New privacy rules passed by the Federal Communication Commission Thursday require Internet service providers to ask permission of their customers to collect and use personal information.
Providers of fixed and mobile broadband will need to get opt-in consent for data such as their consumers’ Web browsing history, app usage, health and financial information, children’s information, precise geolocation information, and the content of online communications. Customers must also be notified how their information is used and what other parties the Internet service provider shares it with. Other non-sensitive consumer data could be used on an opt-out basis.
“Consumers care deeply about their privacy and so should we,” said Commissioner Mignon Clyburn Clyburn, who joined fellow Democrats Commissioner Jessica Rosenworcel and FCC Chairman Tom Wheeler in approving the measure with a 3-2 vote at the agency’s monthly meeting.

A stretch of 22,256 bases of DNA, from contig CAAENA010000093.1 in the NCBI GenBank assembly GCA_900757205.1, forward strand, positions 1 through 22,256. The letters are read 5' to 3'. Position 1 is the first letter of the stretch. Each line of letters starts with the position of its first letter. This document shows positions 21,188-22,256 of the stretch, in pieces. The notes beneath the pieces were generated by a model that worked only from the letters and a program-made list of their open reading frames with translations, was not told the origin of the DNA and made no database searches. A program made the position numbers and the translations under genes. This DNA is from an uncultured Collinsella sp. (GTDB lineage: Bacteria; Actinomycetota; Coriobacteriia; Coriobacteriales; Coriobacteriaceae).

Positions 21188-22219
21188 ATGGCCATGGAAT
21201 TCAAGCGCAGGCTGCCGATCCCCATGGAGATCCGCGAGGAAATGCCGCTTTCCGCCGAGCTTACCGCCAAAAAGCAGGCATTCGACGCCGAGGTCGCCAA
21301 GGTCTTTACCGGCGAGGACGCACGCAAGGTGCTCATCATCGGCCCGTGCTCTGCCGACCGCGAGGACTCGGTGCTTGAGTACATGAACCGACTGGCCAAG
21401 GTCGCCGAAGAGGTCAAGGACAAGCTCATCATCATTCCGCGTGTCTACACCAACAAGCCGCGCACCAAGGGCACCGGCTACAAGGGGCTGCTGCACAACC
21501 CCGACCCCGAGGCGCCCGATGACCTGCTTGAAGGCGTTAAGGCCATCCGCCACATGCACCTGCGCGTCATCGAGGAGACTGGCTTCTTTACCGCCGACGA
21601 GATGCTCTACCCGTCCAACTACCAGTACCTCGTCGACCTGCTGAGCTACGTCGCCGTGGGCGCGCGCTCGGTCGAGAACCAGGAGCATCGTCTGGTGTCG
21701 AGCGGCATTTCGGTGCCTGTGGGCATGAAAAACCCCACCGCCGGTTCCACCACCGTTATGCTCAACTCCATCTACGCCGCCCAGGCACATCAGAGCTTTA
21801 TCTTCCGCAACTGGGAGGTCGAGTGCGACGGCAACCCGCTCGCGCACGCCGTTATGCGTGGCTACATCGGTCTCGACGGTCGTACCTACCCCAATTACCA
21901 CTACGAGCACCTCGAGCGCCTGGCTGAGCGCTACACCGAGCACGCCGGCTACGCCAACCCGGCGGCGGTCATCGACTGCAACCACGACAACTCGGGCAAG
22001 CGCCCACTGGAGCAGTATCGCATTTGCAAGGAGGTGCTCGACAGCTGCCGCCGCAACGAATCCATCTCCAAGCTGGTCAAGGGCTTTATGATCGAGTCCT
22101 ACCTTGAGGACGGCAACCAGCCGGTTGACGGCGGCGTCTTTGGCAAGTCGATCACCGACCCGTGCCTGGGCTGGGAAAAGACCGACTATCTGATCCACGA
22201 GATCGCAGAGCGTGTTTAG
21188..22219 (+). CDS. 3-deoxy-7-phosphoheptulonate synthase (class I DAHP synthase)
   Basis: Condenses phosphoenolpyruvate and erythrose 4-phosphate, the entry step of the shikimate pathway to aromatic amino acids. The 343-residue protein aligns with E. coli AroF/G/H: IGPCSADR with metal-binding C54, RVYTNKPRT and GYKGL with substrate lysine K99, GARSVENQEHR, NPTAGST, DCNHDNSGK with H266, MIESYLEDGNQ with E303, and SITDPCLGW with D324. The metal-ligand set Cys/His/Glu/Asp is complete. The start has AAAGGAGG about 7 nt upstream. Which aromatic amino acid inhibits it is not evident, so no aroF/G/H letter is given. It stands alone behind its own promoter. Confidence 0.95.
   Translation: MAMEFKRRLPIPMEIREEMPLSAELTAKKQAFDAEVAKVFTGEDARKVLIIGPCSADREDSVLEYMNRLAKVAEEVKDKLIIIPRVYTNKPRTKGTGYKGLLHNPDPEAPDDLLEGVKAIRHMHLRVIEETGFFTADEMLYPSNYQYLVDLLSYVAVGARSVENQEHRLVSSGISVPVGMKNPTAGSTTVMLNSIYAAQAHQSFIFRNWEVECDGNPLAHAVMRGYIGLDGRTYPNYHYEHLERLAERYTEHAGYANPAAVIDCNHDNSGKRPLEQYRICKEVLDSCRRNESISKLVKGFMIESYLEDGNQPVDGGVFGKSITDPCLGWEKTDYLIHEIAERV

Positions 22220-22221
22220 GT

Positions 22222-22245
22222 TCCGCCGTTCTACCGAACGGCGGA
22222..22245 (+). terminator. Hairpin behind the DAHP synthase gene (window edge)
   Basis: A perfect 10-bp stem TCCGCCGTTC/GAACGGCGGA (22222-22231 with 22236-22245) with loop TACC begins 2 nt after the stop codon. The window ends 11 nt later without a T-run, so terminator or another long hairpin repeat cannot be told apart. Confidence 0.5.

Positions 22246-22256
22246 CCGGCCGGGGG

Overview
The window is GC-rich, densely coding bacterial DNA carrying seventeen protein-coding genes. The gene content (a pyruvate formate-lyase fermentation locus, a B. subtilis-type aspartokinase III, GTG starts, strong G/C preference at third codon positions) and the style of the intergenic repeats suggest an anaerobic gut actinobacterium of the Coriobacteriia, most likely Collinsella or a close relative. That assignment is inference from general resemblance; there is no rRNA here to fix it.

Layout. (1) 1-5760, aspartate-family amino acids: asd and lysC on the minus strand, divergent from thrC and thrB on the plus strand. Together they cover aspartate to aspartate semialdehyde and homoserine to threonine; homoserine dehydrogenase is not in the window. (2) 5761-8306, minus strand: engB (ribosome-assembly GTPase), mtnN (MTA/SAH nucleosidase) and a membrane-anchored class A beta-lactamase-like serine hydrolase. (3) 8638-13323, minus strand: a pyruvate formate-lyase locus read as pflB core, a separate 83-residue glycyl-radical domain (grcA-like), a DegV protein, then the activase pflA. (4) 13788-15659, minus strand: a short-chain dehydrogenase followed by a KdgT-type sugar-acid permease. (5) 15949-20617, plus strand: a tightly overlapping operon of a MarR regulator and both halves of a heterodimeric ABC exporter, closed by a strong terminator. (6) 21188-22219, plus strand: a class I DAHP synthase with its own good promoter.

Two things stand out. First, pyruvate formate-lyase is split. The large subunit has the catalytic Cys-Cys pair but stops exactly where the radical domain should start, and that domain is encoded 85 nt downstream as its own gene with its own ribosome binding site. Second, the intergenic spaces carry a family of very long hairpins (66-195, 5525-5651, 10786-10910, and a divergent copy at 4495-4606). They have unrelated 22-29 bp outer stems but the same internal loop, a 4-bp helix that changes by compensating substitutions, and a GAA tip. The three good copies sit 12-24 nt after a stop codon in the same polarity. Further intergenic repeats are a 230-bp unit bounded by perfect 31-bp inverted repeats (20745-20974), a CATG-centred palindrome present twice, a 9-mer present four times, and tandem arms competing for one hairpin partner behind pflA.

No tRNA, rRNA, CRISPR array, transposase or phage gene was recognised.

Wheeler described the adoption of new consumer privacy rules as a “common sense step … because before today there were no protections.”
Consumer privacy over Internet service providers’ (ISPs) broadband networks came under jurisdiction of the FCC after last year’s net neutrality or Open Internet rules were adopted. That gave the agency the authority to regulate ISPs as “common carriers,” akin to how telephone companies have provided landline phone service.
Once broadband providers were classified as common carriers, they were no longer under the Federal Trade Commission’s authority. Over the seven-month rule-making process, the FCC attempted to mirror the FTC’s privacy framework with a few differences, including what amounts to “sensitive” information, Clyburn says.
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SOURCE: USA Today, Mike Snider